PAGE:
But a tardiness in the Dutch who were his Agents (for he wished to conceal his share of the transaction from the English) in Bringing his Share to Account, induced him to approach Malacca with a considerable force, in order to give more weight to his demand. This, in the End, produced a War which Continued Active two years, with Various Success, and Ended in the Death of the King and Capture of Rhiow.

The inhabitants Retired with their principal Effects to the Port of Succadena, but being followed there after the peace by some english Vessels, for the purpose of trade, they were Plundered and dispersed by the Dutch. As Salengore had joined in the war, it was Occupyd, Trangano and Quedah, the only ports with which we traded, threatned, and measures the most severe — Among which was private Assassination adopted by the Government of Batavia — entirely to Exclude us from this trade.

While these matters were passing, the empires of Ava and Siam were at war; and a fleet of Vessels sent by the Emperor of Ava, to Capture Tunsaling having been friendly Received by the King of Quedah, his Lord Paramount, the king of Siam threatened to Smash him the first Occasion.

It so happened that the Spain and Dutch threats came to hand at [the] same time, which had such an Effect on the King as to induce him in hopes of Protection to give Pinang to the English thro Mr. Light.

Rhiow was attacked and Blockade in ‘82, and Occupyd by the Dutch in 1784: and Pinang wac occupyd by the Government of Bengali in August 1786.

A three years Experience of the want at a Port where we Could Exchange the produce of India with that of the Chinese Archipelago, and a two warrs Experience of inconvenience attending the long recess of our Fleets to Bombay, had generated an Opinion in both Government and Individuals that a Port to the Eastward of the Bay of Bengali was necessary, and they hoped Pinang would answer both these purposes.

Under such Impressions, had Government ordered proper surveys, or given Credence to those which were ordered, we may Suppose they would have adopted measures adequate to Rendering the place Bcncficiall at the least possible Expense.

But either from Indecision, a want of Power, or a Change of Sentiment indicated by Occupying the Andamans, nothing was done.

Pinang was occupyd in 1786, the Andamans in 1787. Both were uninhabited jungles, and as it appeared that no Preference was given untill December 1792, they were — during the Period of 5 and 6 years — left to try their Natural Advantages; and this Result ought to have weighed in giving a preference to either.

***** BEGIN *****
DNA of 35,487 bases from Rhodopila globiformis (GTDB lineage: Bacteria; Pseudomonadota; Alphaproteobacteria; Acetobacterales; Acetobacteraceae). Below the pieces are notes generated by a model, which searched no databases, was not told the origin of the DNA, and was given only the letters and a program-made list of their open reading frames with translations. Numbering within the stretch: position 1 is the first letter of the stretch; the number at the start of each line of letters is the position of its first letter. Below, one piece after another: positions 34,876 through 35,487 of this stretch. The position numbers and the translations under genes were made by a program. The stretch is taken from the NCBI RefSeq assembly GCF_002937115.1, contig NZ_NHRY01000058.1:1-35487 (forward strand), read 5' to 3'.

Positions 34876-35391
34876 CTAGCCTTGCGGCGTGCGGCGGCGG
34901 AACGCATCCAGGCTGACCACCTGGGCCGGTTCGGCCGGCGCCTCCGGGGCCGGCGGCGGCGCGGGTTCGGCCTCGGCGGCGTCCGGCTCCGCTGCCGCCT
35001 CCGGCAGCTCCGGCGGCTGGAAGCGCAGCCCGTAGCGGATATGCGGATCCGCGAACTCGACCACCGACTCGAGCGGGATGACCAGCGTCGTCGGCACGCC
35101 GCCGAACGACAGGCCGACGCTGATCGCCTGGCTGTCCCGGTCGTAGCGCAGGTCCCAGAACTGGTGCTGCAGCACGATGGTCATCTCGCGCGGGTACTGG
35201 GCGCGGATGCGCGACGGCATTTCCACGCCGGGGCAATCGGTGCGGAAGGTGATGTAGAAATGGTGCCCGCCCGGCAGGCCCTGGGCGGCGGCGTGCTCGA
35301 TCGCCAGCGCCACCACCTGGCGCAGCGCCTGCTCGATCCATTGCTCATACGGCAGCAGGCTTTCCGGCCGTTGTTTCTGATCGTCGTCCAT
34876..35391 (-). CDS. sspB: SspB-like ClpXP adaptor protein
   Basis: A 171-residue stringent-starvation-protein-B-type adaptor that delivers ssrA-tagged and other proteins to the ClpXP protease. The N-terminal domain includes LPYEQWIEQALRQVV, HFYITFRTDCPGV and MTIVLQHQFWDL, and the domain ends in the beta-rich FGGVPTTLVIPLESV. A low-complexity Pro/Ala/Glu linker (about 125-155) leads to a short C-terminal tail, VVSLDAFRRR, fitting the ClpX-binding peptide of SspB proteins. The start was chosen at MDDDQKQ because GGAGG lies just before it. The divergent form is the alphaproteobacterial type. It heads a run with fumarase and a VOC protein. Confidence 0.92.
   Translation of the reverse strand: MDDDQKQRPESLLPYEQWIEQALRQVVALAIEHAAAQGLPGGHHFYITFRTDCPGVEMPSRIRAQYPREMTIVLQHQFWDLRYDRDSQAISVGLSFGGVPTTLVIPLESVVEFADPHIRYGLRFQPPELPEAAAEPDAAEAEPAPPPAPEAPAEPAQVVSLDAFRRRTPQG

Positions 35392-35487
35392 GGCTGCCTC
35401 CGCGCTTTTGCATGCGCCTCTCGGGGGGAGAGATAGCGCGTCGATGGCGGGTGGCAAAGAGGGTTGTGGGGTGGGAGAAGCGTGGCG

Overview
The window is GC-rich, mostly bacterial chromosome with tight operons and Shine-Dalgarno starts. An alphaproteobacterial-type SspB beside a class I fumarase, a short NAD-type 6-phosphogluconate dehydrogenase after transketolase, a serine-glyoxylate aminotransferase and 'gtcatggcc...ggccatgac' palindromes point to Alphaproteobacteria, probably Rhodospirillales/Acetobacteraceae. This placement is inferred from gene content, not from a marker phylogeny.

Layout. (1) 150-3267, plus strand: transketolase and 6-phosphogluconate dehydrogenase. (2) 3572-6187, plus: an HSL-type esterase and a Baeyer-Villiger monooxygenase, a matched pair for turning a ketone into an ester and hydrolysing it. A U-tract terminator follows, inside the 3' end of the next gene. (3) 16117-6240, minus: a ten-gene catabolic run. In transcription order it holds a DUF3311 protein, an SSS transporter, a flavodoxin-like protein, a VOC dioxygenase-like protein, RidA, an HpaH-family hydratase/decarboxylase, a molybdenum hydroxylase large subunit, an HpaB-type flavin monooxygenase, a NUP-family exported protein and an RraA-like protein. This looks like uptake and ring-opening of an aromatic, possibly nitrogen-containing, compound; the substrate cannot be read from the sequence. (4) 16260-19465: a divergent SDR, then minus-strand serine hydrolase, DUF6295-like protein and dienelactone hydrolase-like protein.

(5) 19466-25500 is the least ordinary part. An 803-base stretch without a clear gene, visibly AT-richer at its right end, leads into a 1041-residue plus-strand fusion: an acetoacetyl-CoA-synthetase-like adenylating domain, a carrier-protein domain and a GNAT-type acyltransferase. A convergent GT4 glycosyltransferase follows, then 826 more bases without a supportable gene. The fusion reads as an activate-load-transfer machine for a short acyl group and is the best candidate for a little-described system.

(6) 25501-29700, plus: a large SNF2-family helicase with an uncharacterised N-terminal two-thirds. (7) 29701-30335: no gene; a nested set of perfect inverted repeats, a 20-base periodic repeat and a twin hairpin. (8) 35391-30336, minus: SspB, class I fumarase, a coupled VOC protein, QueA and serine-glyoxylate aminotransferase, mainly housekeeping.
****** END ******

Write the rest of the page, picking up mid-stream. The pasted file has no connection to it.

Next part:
In Regard to Natural Situation, the one is a Rugged Rocky Shore, with no ground at a Distance of 1 or 2 Leagues and in many Places Close to the Rocks, Situated in the Strength of Both monsoons and subject to frequent Gales. The other has 50 fathom Twenty Leagues off, which Shoals Regularly as you approach a fine Muddy Bottom — is Covered from the one Monsoon by the high Land of Sumatra, and from the other by the high Land of the Malay Peninsula, making all its Environs a Good Roadstead — and it never knew a Gale.

In Regard to Communication, of which much has been said and Little Experienced in the one, and much Experienced and Little said about [in] the other, I shall only mention one preference which Pinang has, viz:— In October, when our fleets Leave the Coast, they arc at Pinang in 10 days to 15 days, and in July from Pinang to Madras in 15 to 20; whereas the Passage to the Andamans in October is very uncertain and Tedious, and in July almost Impracticable without first coming near Pinang.

As to the Harbours of each, we are safe in saying:—

That during the Period Instanced 2000 vessels have entered and rode in Penang without one Accident, going or Coming; the Indiamen at 24ft. come in at one end and work out at the other with ease and safety, and the habour within Po. Jerajah has anchorage for 50 to 100 sail. Seven fathom up and Down within the Rocks, Convenient for Docks or Heaving Down to, is a perfect Bason incapable of being forced if defended with a few Batteries.

During same period one of 3 vessels appointed to carry stores to the Andamans has been Lost, and the other two Drove ashore in the harbour. Such other vessels as has gone or Come have Complained heavily of the Gales and other Inconveniencys; and his majesty’s frigate the Perserverance, in a Passage to Madras in June-July, was Almost made a wreck of. In December '92 their acquired Improvements consequent to possession stood thus:—

The Andamans Remained as Occupied in ‘87, without Acquired population, trade or Revenue, and with Little or no Cultivation. Pinang had Invited About 300 vessels Annually to frequent its port for trade, Provisions or Repairs, and 2 to 3000 Country vessels; had acquired a Population of 20 to 30,000 Independent of its Establishment; produced a Revenue on the Luxurys of its Inhabitants of £7500 per annum; and they have about 7000 to 10,000 Acres in Cultivation.

The Expense to Government has been 250 Chests Opium, About £2000 marine stores per annum, or nearly, including Military Stores, £20,000 a year. This it promises soon to defray from its own Resources provided it be declared now and for ever a free Port.

Nothing herein Advanced can be controverted as the for and Against each is the Result of 8 years Experience.

Forts, Bridges, wharfs, Hospitals etc., occupy its Revenuenow, but which will Revert when these are finished.

And as all the officers and troops with the Bombay Cruizer etc. would be paid whether Pinang was settled or not, the additional Civil list seems no object when compared with the Extension of the trade which is produced thereby.